…Spiritual gifts are abused when they are used as an excuse for self-fulfillment or for doing our own thing. The discussion of spiritual gifts in the New Testament is not addressed to individuals. It does not include a call to identify or operate within your gifting. The application in the New Testament is to celebrate the diversity that God has given to his people: humbly to serve other people and humbly to value the contributions of others. Paul does not tell individual Christians to identify their gifting and stick to it. He tells Christians to be servants, looking to the interests of others and modeling ourselves on the self-giving of the cross. More important than highly gifted individuals are individuals who are servant-hearted. [Porterbrook Learning FY-P2 Character: Gospel Relationships, p. 44] (emphasis mine)

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What Makes Your Church Attractive? Part 2

Continuing from part 1, we shared that entertainment or recreational-propelled worship is the wrong kind of attraction to the church community than what the Scriptures call for. It’s not a missional-oriented approach because it is man-centric. While deliciously tempting to fall into, an attitude of let’s change this to attract more people can actually become an affront to God, all while using his name. So, how do we maintain our missional edge and a holy attractiveness at the same time?

"Coming Attractions"Are You Serious?

It’s radical devotion to the rules of the gospel and living our new identity in Christ that makes us so beautiful. We need to be serious about our active piety. It is our devotion which points to the real, radical center of Jesus. How can you tell when a church is flowing in this attractive sense of devotion? Tim Keller recently shared that one sign occurs when new guests come to your church gatherings. They will notice a number of familiar forms about church (things they expect to see) but they will also see a people (young and old) who practice them with a serious, new life. Prayer has power and passion, forgiveness works, and the community is filled with hope of the kind that welcomes the good reign of God and its final coming.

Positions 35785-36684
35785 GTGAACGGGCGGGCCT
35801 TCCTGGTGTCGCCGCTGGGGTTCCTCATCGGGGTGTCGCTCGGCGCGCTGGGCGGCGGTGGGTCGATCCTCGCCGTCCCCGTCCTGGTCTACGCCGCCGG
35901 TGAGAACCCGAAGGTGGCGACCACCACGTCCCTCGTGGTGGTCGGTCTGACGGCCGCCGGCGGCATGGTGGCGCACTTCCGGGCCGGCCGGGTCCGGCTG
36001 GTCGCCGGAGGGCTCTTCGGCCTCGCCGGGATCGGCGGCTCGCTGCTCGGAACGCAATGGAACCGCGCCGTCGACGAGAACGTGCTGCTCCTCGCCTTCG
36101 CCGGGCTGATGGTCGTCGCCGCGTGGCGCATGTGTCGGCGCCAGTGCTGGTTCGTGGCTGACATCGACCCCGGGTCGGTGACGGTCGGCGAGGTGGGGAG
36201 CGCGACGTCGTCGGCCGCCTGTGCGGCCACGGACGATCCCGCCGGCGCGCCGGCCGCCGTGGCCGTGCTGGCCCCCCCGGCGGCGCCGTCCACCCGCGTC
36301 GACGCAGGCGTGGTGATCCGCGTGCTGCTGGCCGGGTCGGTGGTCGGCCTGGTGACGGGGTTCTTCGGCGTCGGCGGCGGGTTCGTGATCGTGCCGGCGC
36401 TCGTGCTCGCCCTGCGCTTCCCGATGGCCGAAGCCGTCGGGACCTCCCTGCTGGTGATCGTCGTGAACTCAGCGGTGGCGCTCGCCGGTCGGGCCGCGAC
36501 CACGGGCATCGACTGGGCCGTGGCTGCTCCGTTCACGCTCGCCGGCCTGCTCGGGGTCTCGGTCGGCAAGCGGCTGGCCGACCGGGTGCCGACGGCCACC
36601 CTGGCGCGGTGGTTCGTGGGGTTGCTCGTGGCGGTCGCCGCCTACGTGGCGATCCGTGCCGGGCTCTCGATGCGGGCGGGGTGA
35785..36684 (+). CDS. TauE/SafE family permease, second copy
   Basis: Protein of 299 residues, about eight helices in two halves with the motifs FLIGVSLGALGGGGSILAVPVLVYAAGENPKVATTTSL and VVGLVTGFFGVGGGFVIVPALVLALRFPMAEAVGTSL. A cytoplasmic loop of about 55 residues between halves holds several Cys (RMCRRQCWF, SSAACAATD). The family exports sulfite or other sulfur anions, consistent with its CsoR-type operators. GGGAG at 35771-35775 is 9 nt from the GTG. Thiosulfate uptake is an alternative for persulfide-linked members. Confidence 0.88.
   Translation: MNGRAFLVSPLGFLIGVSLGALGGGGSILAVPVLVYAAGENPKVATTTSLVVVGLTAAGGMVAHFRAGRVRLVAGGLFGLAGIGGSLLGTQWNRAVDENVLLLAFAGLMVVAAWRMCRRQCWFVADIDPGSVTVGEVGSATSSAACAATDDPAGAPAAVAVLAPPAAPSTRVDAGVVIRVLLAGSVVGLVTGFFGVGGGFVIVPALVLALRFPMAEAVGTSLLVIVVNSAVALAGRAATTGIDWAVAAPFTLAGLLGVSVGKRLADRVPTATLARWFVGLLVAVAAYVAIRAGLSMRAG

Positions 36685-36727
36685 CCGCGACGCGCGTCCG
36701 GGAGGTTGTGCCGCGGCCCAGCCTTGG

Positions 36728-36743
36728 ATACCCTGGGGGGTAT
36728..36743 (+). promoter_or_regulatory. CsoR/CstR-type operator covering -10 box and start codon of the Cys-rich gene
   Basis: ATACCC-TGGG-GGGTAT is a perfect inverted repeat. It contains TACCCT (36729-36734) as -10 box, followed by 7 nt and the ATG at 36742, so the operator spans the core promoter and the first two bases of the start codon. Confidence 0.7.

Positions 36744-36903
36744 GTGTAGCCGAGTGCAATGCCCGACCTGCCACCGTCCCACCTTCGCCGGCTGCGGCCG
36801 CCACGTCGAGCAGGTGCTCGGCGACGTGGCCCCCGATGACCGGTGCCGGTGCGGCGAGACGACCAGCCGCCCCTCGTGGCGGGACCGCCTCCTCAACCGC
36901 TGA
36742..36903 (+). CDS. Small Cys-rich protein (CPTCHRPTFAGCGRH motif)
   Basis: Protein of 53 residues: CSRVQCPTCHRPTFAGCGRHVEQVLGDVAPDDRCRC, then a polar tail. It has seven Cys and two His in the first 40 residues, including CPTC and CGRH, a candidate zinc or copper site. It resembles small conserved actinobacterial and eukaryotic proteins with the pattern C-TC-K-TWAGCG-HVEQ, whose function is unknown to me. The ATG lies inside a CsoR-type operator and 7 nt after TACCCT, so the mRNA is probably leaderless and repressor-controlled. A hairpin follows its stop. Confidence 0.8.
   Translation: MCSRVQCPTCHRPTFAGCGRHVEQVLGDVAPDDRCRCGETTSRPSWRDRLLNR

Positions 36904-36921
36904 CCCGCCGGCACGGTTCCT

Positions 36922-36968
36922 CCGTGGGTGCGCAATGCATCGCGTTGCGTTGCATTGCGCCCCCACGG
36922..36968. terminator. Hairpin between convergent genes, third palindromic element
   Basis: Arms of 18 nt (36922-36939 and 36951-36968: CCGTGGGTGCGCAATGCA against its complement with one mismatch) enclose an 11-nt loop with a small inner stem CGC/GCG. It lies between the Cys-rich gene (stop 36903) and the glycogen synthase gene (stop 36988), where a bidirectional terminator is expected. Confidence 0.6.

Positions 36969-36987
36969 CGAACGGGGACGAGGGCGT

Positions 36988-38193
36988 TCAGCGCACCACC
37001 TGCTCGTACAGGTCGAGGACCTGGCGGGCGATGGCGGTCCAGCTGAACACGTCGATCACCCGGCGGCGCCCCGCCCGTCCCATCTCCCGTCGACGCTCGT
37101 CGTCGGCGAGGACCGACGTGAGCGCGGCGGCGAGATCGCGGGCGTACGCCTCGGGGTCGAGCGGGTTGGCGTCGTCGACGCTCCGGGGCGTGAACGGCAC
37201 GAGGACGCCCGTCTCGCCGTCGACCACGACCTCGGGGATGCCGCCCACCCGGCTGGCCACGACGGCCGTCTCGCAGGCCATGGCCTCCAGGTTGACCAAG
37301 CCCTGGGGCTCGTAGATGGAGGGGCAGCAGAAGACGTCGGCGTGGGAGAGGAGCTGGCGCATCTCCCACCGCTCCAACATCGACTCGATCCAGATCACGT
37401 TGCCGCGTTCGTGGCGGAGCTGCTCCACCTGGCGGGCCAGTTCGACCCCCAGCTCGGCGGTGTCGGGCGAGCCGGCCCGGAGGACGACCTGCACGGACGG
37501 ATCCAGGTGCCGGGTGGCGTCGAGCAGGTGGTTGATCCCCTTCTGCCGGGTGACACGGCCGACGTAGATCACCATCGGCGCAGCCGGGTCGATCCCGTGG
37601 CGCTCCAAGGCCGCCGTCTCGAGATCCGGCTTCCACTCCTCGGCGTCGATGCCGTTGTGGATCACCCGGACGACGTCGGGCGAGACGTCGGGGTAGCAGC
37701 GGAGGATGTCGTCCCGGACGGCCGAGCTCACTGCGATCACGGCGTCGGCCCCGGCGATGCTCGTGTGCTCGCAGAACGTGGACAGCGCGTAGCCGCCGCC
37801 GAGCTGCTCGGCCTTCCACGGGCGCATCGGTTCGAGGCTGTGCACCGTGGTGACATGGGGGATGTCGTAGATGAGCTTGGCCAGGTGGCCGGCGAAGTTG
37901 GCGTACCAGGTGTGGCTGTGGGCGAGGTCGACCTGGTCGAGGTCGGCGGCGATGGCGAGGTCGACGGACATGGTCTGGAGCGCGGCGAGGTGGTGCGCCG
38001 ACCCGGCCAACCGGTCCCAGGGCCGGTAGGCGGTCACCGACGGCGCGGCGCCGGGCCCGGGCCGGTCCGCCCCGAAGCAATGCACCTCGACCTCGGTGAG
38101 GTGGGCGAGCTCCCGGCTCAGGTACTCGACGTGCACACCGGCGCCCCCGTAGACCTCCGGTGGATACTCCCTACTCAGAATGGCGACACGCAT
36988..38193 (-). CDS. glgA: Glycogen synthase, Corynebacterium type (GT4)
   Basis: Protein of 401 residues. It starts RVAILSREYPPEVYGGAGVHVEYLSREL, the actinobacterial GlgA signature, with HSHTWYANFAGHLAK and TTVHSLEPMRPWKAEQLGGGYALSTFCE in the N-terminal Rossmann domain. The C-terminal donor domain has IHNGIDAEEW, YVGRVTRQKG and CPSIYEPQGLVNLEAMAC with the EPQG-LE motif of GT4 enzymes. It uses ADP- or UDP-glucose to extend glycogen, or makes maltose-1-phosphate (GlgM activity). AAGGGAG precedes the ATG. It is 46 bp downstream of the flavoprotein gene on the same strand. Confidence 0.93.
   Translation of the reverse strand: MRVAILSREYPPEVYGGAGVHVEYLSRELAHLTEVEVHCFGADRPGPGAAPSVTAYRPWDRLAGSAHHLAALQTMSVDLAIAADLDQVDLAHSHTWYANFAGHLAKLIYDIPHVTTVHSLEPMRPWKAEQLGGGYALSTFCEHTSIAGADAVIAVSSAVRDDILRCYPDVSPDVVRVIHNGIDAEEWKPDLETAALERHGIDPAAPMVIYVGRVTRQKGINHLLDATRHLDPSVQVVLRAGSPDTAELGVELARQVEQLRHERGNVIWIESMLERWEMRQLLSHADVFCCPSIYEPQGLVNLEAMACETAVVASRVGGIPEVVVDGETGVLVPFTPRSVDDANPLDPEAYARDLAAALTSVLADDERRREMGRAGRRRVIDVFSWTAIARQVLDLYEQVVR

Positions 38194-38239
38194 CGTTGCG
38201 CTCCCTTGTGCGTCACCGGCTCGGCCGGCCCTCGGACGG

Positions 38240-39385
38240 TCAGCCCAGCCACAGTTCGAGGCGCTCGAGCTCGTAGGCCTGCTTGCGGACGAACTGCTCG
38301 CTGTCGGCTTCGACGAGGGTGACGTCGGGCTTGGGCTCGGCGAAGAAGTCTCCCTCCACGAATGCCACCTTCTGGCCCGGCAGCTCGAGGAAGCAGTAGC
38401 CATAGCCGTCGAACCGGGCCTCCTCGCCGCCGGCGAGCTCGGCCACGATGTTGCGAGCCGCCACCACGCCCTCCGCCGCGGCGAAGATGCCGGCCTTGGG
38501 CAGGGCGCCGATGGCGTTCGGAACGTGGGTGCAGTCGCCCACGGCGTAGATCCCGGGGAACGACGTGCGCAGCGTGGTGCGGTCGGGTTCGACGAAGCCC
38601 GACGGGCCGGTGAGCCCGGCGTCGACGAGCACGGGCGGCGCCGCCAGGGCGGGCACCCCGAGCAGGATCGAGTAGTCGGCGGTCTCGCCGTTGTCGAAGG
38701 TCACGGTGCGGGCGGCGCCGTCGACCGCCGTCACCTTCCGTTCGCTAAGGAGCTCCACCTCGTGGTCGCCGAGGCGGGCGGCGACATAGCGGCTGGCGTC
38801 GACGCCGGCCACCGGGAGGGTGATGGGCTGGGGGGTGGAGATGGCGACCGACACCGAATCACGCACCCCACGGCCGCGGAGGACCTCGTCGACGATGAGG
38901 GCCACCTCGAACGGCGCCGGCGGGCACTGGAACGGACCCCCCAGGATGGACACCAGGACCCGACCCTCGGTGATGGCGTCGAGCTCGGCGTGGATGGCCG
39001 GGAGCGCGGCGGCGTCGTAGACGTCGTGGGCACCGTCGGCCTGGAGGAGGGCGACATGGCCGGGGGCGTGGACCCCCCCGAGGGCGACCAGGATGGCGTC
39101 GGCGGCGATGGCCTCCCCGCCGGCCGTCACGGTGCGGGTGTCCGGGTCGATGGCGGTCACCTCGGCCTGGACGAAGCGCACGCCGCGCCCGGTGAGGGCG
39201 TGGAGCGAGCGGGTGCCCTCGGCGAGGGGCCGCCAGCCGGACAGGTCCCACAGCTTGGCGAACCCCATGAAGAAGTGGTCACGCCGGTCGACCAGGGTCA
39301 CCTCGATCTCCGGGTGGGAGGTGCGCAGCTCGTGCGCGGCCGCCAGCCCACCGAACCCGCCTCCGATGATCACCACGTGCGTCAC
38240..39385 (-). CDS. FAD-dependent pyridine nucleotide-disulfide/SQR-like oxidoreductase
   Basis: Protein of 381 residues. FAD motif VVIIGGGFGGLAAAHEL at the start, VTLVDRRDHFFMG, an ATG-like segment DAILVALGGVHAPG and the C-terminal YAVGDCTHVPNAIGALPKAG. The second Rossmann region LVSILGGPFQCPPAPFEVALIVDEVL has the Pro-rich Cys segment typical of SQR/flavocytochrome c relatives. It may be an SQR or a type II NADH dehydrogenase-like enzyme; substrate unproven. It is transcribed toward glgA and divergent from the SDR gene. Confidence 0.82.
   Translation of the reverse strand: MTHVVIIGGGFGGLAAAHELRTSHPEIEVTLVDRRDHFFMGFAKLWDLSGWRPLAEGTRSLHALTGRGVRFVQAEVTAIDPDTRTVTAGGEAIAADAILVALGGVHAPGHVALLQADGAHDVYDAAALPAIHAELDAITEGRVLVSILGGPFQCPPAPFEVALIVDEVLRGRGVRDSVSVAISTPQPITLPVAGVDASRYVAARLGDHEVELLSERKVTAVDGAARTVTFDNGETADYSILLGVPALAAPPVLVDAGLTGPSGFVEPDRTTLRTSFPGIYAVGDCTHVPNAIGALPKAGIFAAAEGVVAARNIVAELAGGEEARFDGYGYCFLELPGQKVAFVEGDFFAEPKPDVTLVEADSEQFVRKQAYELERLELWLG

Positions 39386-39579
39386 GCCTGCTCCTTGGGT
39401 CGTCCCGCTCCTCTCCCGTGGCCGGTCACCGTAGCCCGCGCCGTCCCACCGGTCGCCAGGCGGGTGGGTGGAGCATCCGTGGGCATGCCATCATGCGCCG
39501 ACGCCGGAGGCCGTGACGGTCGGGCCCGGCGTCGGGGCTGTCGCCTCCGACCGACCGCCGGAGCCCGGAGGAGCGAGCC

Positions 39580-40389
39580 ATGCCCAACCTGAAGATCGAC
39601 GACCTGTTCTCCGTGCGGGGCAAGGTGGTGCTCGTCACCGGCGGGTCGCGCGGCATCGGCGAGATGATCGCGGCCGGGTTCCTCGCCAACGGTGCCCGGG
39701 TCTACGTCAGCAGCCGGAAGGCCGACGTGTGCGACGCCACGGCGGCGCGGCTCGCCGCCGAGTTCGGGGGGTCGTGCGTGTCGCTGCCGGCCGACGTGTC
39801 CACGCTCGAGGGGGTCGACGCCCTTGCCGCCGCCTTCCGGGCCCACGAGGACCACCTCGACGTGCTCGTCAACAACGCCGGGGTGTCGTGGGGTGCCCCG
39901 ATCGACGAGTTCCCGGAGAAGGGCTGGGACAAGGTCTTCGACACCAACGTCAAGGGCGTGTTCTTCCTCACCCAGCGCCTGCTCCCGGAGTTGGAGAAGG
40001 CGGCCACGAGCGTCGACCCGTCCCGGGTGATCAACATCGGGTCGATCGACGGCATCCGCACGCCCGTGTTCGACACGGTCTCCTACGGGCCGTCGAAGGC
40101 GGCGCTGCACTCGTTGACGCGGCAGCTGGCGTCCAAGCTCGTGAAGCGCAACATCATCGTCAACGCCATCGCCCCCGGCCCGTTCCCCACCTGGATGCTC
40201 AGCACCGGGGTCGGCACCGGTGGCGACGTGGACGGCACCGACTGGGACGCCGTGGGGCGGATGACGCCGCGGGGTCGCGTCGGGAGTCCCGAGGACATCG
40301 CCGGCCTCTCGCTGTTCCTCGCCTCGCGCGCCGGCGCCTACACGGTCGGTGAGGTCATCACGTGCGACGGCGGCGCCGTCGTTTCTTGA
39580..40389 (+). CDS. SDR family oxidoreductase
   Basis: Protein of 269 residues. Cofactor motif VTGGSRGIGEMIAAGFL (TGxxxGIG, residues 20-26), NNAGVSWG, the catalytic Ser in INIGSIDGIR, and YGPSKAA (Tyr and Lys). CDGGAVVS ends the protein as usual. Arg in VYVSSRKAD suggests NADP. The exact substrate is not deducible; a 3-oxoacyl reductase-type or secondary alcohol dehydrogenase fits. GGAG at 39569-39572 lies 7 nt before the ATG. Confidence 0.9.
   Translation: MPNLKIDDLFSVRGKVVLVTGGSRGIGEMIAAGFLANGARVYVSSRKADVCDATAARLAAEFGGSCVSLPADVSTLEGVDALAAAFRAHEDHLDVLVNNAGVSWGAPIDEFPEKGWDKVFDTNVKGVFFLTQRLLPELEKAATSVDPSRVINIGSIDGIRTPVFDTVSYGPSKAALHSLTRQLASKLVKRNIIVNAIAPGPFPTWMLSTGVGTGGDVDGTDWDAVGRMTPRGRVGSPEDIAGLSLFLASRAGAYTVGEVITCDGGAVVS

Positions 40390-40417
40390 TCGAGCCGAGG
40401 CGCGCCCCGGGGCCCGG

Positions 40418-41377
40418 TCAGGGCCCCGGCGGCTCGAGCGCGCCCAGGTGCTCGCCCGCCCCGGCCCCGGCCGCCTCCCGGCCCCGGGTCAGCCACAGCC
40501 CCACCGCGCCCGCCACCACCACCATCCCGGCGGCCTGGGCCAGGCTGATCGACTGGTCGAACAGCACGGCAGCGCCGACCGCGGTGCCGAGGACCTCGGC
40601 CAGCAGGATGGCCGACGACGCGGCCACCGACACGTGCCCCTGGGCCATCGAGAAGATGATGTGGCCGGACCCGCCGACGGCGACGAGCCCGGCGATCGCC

The Attractive City of Love

Jonathan Edwards called the church, The Glorious Society of God. Edwards’ emphasis was that God wills himself (his perfections and wonders) to be known through the power of a redeemed people on display. The church, therefore, becomes a reflection of Heaven; what Edwards also called The City of Love.

Therefore, we can’t “make our church attractive” or the story and glory would be all about us. Attractiveness, therefore, is a by-product of the shared, communal pursuit of Jesus and the practice of active love. We could describe it as a people who are actively falling in love with Jesus, but that phrase is so vague and dried-out by modern meanings. Instead, our concentration is serving the Lord by serving others and attractiveness will happen often without us even recognizing it — and definitely not by forcing or generating it.

Because the church is the alternative city, it should and it will portray the image of the City of Love. In Heaven, you never have to try to fit-in. A person will never experience the want of being accepted. In Heaven, right now and forever, love emanates outward. Waves of love greet the child coming Home. From the enthroned epicenter, through the Apostles, outward from the great saints, coursing over the multitude of the elect, raced along by praising angels, cascading down into the thousands on Earth gathered in God’s family, received by us in the church, and spread around the world to the last, the least, and the lost, this is how we experience the path and power of God’s love.

We as God’s children are surrounded by a great cloud of saints, all compelling the farthest to come into the banquet, and never to be separated from the love of God by anything. Holy Minestrone! Now that’s attractive!

So, I would say that we shouldn’t throw out the word ‘attractional‘ but we should be careful what we apply it to.